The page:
Electrics: Fender '73 Mustang RI, Epiphone Inspired by John Lennon Casino, Gibson 60s Tribute Les Paul Studio, Daisy Rock Retro-H Deluxe, Squier Hello Kitty Strat x2Acoustics: Taylor 316CE-LTD, Seagull Entourage Rustic CW QITBasses: Squier Badtz Maru Bronco Bass, Aria CSB-300, Fender Mustang Bass RIAmps: Vox TB18C1, Vox Pathfinder 210, Peavey Transtube Envoy, Ampeg Micro VR StackMy Band: http://mittensband.com

            Comment


            • #7
              any good guides on how to string these? looking elsewhere, i've read that they're great, provided you string them properly. someone recommends bringing the string back on itself, whatever that means. also, i get the impression that the end of the string must be buried so that it doesn't yield a pointy tip. it seems like burying it would mean cutting the string pretty precisely before winding it on. any thoughts?

              Comment


              • #8
                Both types of tuner work fine. In my experience:

                Pro: cleanly hides string ends

                Con: You need wire cutters if you want to put a new string on (or something that can cut the string to the appropriate length)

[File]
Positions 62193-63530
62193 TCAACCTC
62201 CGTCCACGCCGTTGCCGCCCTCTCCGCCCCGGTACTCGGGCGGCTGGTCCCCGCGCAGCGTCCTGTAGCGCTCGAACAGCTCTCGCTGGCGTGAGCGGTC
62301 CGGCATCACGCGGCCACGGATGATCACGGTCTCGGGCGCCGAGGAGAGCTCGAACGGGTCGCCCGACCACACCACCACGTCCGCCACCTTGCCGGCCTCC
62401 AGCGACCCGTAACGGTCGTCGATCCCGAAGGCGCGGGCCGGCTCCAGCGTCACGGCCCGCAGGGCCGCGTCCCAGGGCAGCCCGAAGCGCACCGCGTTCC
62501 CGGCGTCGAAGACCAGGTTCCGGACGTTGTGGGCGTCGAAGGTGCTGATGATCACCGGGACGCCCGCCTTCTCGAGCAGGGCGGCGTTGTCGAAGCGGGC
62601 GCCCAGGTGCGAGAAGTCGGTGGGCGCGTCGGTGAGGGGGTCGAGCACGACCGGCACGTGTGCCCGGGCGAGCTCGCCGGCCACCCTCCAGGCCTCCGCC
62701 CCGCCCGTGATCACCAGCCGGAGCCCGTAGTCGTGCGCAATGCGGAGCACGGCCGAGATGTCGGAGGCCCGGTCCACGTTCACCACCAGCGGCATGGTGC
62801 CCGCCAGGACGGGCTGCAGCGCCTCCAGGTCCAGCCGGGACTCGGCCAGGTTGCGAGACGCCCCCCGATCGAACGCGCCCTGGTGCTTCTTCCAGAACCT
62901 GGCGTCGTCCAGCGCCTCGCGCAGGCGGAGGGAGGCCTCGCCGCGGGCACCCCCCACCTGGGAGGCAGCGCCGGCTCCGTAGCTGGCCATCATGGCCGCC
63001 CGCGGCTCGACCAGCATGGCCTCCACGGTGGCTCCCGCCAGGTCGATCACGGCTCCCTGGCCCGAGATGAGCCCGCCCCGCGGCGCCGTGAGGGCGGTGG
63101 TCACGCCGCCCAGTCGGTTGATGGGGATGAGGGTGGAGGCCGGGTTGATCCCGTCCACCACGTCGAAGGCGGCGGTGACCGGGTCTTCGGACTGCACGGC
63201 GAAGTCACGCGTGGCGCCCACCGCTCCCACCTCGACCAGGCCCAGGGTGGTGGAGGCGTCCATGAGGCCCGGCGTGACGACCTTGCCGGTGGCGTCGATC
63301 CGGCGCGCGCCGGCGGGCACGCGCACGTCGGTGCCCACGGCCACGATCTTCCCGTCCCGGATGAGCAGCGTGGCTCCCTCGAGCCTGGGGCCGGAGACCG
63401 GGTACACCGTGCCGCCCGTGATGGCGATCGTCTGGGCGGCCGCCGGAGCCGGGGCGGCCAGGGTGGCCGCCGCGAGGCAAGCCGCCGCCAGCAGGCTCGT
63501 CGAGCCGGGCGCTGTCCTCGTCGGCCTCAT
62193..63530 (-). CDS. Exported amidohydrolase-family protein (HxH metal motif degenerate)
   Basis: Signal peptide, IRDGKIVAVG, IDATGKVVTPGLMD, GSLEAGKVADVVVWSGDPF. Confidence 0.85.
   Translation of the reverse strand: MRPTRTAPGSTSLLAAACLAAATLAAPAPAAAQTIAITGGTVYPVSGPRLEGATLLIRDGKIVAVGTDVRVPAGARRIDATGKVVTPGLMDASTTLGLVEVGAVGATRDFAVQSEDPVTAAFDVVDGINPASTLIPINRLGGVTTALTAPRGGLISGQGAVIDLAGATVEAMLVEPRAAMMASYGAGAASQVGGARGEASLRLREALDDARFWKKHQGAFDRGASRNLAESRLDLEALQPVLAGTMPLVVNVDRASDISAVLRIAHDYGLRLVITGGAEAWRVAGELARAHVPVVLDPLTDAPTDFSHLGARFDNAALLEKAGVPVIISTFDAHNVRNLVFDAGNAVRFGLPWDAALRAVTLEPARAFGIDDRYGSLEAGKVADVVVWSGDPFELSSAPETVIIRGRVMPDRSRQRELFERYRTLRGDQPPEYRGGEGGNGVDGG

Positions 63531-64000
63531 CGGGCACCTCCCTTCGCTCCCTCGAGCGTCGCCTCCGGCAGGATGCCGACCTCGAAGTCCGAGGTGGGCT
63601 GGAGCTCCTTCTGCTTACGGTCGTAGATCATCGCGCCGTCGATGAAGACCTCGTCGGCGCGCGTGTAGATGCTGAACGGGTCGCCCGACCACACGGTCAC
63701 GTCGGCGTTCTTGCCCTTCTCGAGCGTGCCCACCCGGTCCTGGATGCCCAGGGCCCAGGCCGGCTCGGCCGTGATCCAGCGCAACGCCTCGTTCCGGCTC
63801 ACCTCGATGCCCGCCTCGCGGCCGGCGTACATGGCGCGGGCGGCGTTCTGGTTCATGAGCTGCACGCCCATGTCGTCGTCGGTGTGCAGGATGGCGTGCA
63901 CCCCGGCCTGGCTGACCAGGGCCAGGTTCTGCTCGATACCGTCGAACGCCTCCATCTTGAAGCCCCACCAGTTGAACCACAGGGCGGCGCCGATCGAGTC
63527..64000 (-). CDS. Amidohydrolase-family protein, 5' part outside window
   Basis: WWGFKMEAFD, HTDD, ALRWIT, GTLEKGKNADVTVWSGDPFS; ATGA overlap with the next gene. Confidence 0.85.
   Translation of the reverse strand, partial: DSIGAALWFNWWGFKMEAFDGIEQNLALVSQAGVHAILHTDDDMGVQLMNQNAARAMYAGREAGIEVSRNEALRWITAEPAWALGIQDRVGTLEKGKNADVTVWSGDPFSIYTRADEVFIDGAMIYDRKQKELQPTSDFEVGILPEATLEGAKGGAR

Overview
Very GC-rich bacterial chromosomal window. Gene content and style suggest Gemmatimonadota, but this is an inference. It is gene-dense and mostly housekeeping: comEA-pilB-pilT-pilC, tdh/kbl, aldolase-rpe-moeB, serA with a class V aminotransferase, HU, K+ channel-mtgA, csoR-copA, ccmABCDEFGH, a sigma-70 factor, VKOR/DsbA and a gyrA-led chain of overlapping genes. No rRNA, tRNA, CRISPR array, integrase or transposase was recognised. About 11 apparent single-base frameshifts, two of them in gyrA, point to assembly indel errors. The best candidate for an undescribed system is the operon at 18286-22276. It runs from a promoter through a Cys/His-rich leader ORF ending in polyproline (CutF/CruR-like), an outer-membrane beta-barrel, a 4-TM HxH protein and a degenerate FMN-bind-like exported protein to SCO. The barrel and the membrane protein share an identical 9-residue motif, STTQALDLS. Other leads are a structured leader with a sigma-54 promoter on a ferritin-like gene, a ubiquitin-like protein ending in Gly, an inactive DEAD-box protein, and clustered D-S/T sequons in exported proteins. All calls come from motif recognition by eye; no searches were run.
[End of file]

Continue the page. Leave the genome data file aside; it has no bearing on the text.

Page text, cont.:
K-Line Truxton, Heritage H535, G&L Legacy

                Comment


                • #9
                  any good guides on how to string these? looking elsewhere, i've read that they're great, provided you string them properly. someone recommends bringing the string back on itself, whatever that means. also, i get the impression that the end of the string must be buried so that it doesn't yield a pointy tip. it seems like burying it would mean cutting the string pretty precisely before winding it on. any thoughts?


                  You do have to cut it the right length first for sure. But you don't have to worry about that other stuff. I do wind the small E string one over and the rest under. I think the honey is cool method is pretty stupid. I suppose it would work, but I wouldn't want my string to come out or affect tuning for the sake of saving 20 seconds winding it down. I do the 2nd tuner down thing as mentioned. I don't know how many inches that is.

                  BUT...